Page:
and to explain why or why not. Use the graph paper to make your diagram accurate. Think about three inertial observers: you (and let’s say that I’m traveling with you). to discuss whether the train can escape.80 CHAPTER 3. and to explain why or why not. and Bob. Suppose as that you all three meet at some event and that you ﬁnd Alice to be moving away from you (to the right) at speed vA . Use the graph paper to make your diagram accurate. This is just a quantitative version of problem (3-8). EINSTEIN AND INERTIAL FRAMES i) Draw a spacetime diagram of all of this in the (inertial) reference frame of the tunnel. Feel free to choose units so that c = 1. but we now work in the more general case where vAB is arbitrary. you will derive the formula for the ‘relativistic composition of velocities. Clearly then.’ Let me point out that you have all of the tools with which to do this. As usual. Alice. The question is. Let’s proceed in the following way. v) Finally. a good question is “just how do they combine?” In this problem. iii) Describe the events shown on your diagrams from the point of view of the robbers (either one). Be sure to include the explosions and the response of the train. since you know how to translate both distances and times between reference frames. ii) Draw a spacetime diagram of all of this using the inertial frame that matches the train while it is moving smoothly down the tracks. 3-10. to discuss whether the train can escape. iv) Describe what happens from the point of view of someone at the front of the train. let’s start by drawing a diagram: . The starting point for our discussion of relativity was the observation that velocities do not combine in the naive way by just adding together. Then you can ignore all the factors of c to make the algebra easier. brieﬂy describe what happens from the point of view of someone at the back of the train. while Alice ﬁnds Bob to be moving away from her (to the right) at speed vBA . Be sure to state the order in which the events occur in their frame of reference. what is the speed vB with which Bob is moving away from you?? We want to ﬁnd a formula for vB in terms of vA and vBA . Be sure to state the order in which the events occur in their frame of reference. Be sure to include the explosions and the response of the train.

recall that Bob passes through the event (xus = 0. the event that Alice ﬁnds to be simultaneous with event A). HOMEWORK PROBLEMS 81 Us x =0 us Alice x =0 A B Bob Light Ray t =1 us tA =0 t =0 us A t =1 A I have drawn a few lines of simultaneity to remind us of what is going on. determine the values of m and b for which the equation tus = mxus + b describes the line tA = 1. a good place to start is to write down the equation for this line in terms of our coordinates (xus and tus ). Let us use event B for this purpose.3. in Alice’s reference system event B has coordinates (tA = 1. we could calculate his velocity (as measured by us) using v = ∆x/∆t. but we still need to ﬁgure out what the coordinates are in our system of reference. (b) Since event B lies on Alice’s tA = 1 line. We already know the coordinates of event B in Alice’s system of reference. (a) What are the values of xus and tus at event A? Now. If you are . That is. Note that b is just the time (tus ) at which the line intersects the line xus = 0 and m is the slope of the line. xA = vBA ). if we knew the coordinates (in our reference frame) of any other event on Bob’s worldline. and event B is the event on Bob’s worldline that is at tA = 1 (that is. Event A is where Alice’s clock ticks 1. Since Bob recedes from Alice at speed vBA .8. and I have marked two events (A and B) on the diagram. So. tus = 0).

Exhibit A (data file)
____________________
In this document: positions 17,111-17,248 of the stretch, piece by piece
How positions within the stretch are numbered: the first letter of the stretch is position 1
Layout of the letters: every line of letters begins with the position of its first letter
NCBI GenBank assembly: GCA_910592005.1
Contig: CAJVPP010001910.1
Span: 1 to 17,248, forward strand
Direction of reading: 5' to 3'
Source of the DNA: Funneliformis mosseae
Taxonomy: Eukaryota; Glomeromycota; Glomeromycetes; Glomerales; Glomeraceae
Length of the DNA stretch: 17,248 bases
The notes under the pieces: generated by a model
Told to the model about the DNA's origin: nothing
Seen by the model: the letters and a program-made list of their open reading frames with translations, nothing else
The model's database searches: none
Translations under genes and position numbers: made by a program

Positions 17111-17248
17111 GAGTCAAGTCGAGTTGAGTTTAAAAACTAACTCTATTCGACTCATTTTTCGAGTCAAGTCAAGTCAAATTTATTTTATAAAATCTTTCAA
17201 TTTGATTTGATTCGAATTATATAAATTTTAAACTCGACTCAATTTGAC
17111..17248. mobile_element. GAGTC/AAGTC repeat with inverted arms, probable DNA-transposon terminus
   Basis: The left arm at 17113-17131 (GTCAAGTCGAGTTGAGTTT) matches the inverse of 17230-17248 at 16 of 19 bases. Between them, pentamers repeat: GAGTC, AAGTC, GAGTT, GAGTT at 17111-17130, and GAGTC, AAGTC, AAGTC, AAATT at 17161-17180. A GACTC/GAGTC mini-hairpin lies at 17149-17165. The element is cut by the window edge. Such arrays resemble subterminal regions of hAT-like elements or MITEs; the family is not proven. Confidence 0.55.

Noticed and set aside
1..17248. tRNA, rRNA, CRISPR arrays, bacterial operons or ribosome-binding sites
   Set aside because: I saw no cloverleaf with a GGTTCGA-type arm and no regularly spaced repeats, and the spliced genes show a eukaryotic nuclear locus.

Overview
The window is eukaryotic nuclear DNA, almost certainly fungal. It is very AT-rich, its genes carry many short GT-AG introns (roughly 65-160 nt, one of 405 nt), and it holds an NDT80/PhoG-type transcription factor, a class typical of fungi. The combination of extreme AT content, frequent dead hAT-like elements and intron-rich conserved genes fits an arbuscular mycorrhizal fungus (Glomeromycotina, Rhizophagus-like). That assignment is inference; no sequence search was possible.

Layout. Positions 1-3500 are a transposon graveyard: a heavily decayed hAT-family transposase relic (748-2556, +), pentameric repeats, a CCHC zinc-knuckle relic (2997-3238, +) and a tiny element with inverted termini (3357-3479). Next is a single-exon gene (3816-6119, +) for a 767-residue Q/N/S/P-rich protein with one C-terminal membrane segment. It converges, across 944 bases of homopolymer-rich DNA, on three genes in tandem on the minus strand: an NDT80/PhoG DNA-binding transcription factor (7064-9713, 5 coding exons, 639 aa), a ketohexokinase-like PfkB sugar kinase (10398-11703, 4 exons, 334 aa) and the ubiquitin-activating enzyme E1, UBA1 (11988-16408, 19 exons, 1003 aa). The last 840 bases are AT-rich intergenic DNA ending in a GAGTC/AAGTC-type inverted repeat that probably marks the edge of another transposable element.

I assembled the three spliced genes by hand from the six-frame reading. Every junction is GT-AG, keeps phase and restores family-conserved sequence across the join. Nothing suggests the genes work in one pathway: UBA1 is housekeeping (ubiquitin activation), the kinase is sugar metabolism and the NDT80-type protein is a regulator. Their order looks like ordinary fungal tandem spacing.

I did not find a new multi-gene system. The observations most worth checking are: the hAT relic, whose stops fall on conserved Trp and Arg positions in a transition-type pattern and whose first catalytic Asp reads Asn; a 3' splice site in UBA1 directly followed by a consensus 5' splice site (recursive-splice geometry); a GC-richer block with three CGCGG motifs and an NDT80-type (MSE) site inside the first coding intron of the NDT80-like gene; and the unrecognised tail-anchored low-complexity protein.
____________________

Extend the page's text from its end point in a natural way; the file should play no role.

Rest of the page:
0 is the place where the line of interest intersects the line tus = 0. because we don’t yet know what his speed is in our reference frame.) What other line could we use? Well. Now that you have done part (b). . (d) Solve the equations from (b) and (c) to ﬁnd the coordinates of event B. if we could ﬁnd another line whose equation we know (in terms of our coordinates). Note that m is the slope of the line and xus. So. It may also be useful to note that. (Note that Bob’s worldline won’t work for this. recall that two intersecting lines uniquely determine a point. This means that it lies along the line xA = vBA : Us x =0 us Alice x =0 A B Bob Light Ray t =1 us t =1 A tA =0 t =0 us x =v BA A (c) Find the values of m and xus. then the line xA = vBA is the worldline of the other end. holding it at one end.0 ) describes the line xA = vBA .82 CHAPTER 3. we could solve the two equations together to ﬁnd the coordinates of event B. we know that event B occurs a distance vBA (1sec) to Alice’s right in Alice’s frame of reference. EINSTEIN AND INERTIAL FRAMES not sure what the slope is. you may ﬁnd it helpful to use the results of part (a) and your value of the parameter b to compute the slope. if Alice holds a rod of proper length vBA and carries it with her.0 for which the equation tus = m(xus − xus.